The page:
Dear Investiv Daily reader,
The last two years have been very exiting as I’ve been writing daily articles for Investiv Daily.
I would like to thanks Shane Rawlings—Investiv’s founder—for the opportunity given to me, and I would also like to thank the hundreds of thousands of readers who have enjoyed my articles.
As with everything in life, there comes a time to part with the old and dig into new adventures. However, keep reading Investiv Daily as Shane has already found an amazing replacement for me. His name is Thomas Moore, and he is a 25-year market veteran and investing expert. You can learn more about Thomas here.
For those interested in continuing to follow what I’m up to, you can find more information on my website, svencarlin.com.
Today, I wish to leave you with a summary of the most important investing thoughts for the current environment.
Look At The Businesses You Own & Their Earnings, Not The Stock
It is so easy and entertaining to look as stock prices go up and down. However, real investing is concerned with comparing the intrinsic value of the business and its earnings with what the stock market is offering.
When the stock market offers bargain prices, you buy. When the stock market offers exuberant prices, you sell. This is the main premise if you want to make investing easy.
For example, the current earnings yield of the S&P 500, which represents the top 500 quoted U.S. businesses, is 4.08%.
There will be ups and downs with corporate earnings, but if you are happy with a long term yearly return of around 4% and happy to own the best American businesses, you should invest in the S&P 500.
If you would like to own the best American businesses but expect at least a 6% return to mitigate the risk of owning stocks that can always drop 50% in a year, you should simply wait and be invested in Treasuries, possibly short-term Treasuries that give you a good return and security.
It’s as simple as that if you are happy with a normal average return. If you want better returns than 3% from Treasuries or 4% from stocks or even the 6% you could get if you wait for stocks to fall, then you have to think about the following things.
#1: Understand what you are doing, but again, it boils down to business execution.
If you seek higher returns, you have to have as much knowledge as possible about the matter. However, if you want to do it with the minimal risk possible, you have to again become a specialist in business analysis, not the stock market.
You might look at stocks, like Tencent, that are up 500% over the last 5-years and wish you had bought earlier.
However, TCEHY’s revenue has increased exactly 5.5 times since 2012 and earnings have increased 5.46 times. Therefore, the performance of a stock over the long term is determined by its business execution. When you learn how to estimate businesses, you will be great at investing if you keep in mind some other things.
#2: Invest with a margin of safety and think value.
Value investing has beaten growth investing 94% of the time when we look at 10-year investing returns. Therefore, always keep in mind that whatever happens on financial markets is usually temporary while only the real assets, cash production, and actual value stay and add value over the longer term. More about this topic here.
#3: Look beyond what others are doing – use common sense.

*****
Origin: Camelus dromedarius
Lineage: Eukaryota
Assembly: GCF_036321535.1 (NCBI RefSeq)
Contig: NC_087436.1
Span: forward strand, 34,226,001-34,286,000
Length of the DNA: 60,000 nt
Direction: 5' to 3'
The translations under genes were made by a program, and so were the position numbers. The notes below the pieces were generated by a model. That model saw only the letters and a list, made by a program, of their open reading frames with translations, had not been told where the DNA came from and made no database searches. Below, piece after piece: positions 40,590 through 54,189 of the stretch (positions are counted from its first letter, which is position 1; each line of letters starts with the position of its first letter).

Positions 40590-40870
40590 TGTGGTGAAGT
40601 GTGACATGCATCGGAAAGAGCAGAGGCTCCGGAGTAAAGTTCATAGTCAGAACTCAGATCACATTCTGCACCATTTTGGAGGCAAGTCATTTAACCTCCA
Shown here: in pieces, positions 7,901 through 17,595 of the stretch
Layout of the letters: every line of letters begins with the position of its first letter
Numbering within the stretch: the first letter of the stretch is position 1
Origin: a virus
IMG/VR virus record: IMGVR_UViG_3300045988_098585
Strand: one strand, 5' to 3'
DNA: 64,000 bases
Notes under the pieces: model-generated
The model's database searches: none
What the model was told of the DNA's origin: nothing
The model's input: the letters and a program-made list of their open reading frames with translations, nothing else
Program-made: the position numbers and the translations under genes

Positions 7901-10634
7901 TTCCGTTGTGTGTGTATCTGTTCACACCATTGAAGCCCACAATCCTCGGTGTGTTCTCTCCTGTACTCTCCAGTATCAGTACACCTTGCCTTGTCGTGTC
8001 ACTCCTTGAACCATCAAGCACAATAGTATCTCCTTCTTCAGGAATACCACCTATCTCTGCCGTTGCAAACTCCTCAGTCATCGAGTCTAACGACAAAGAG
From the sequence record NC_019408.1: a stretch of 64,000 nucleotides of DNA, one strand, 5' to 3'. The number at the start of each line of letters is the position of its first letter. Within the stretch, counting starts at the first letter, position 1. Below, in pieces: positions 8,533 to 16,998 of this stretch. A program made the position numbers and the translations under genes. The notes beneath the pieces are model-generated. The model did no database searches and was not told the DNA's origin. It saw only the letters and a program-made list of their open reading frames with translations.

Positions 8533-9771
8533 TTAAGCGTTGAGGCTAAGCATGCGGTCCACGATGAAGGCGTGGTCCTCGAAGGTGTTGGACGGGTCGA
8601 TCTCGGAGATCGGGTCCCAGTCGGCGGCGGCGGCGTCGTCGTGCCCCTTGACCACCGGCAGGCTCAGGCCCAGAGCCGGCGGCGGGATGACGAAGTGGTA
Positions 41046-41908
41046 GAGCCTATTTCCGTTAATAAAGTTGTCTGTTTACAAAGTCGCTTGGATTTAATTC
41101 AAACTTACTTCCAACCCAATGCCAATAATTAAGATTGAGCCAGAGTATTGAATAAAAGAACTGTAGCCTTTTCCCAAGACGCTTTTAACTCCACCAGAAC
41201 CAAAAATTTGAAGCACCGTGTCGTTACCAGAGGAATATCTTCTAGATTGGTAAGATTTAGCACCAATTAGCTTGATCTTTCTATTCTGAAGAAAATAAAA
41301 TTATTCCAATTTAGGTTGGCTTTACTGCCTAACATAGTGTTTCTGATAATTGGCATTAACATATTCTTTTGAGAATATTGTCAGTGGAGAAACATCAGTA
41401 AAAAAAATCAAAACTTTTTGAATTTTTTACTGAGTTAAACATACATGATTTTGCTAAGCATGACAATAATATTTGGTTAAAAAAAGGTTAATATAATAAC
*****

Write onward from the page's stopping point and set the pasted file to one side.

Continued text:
You don’t necessarily need to be a contrarian to be a great investor, but it sure helps to look where other people aren’t looking because sooner or later, it will become the focus, be it in a positive or negative light.
The key is to look at long term average returns for the industry and invest when they are satisfying to you. For example, if you see an apartment close to a good university that yields 5% after all expenses are paid and you are happy with the yield, invest in it.
Further, with inflation, both the rate you are charging will be increased year-over-year and the value of the apartment should appreciate which might increase the 5% return over time. But, don’t wait. Once everybody is crazy about student housing, the yield could drop to 3%.
The main message here is to use common sense and look at the return on investments. Forget about promises but keep your eyes open for grounded investments that provide a good return.
#4: Sometimes you should swing for the fences.
When you apply the above 4 principles to your investing portfolio, you will do well.
However, to keep things interesting, you should risk a set of yearly dividends on something that is risky to the degree that you can lose 100% if it doesn’t work out but gain 1,000% if it does.
Such a risk reward asymmetry is called positive risk reward and is often mis-priced by the market. The key here isn’t to get greedy and invest too much into trends. Don’t invest in the late part of the trend, find it before other people find it.
Just to give you a hint related to something not yet coming from Elon Musk but that might soon come into view is Vanadium. It’s used for batteries and excellent for utility energy storage, and the price has doubled in the last year but might explode just as cobalt and lithium have in the last two years as utility storage demand has picked up.
So, my message is that you can follow the crowd, but don’t expect above average returns and certainly don’t expect the 10% the S&P 500 has delivered over the last 8 years because it actually delivered only 3% over the past 20.
If you want higher returns, analyze businesses and learn about asymmetric risk reward investing.
That is all from me. I have enjoyed writing for you, and I hope I will find you again across today’s digital investing world.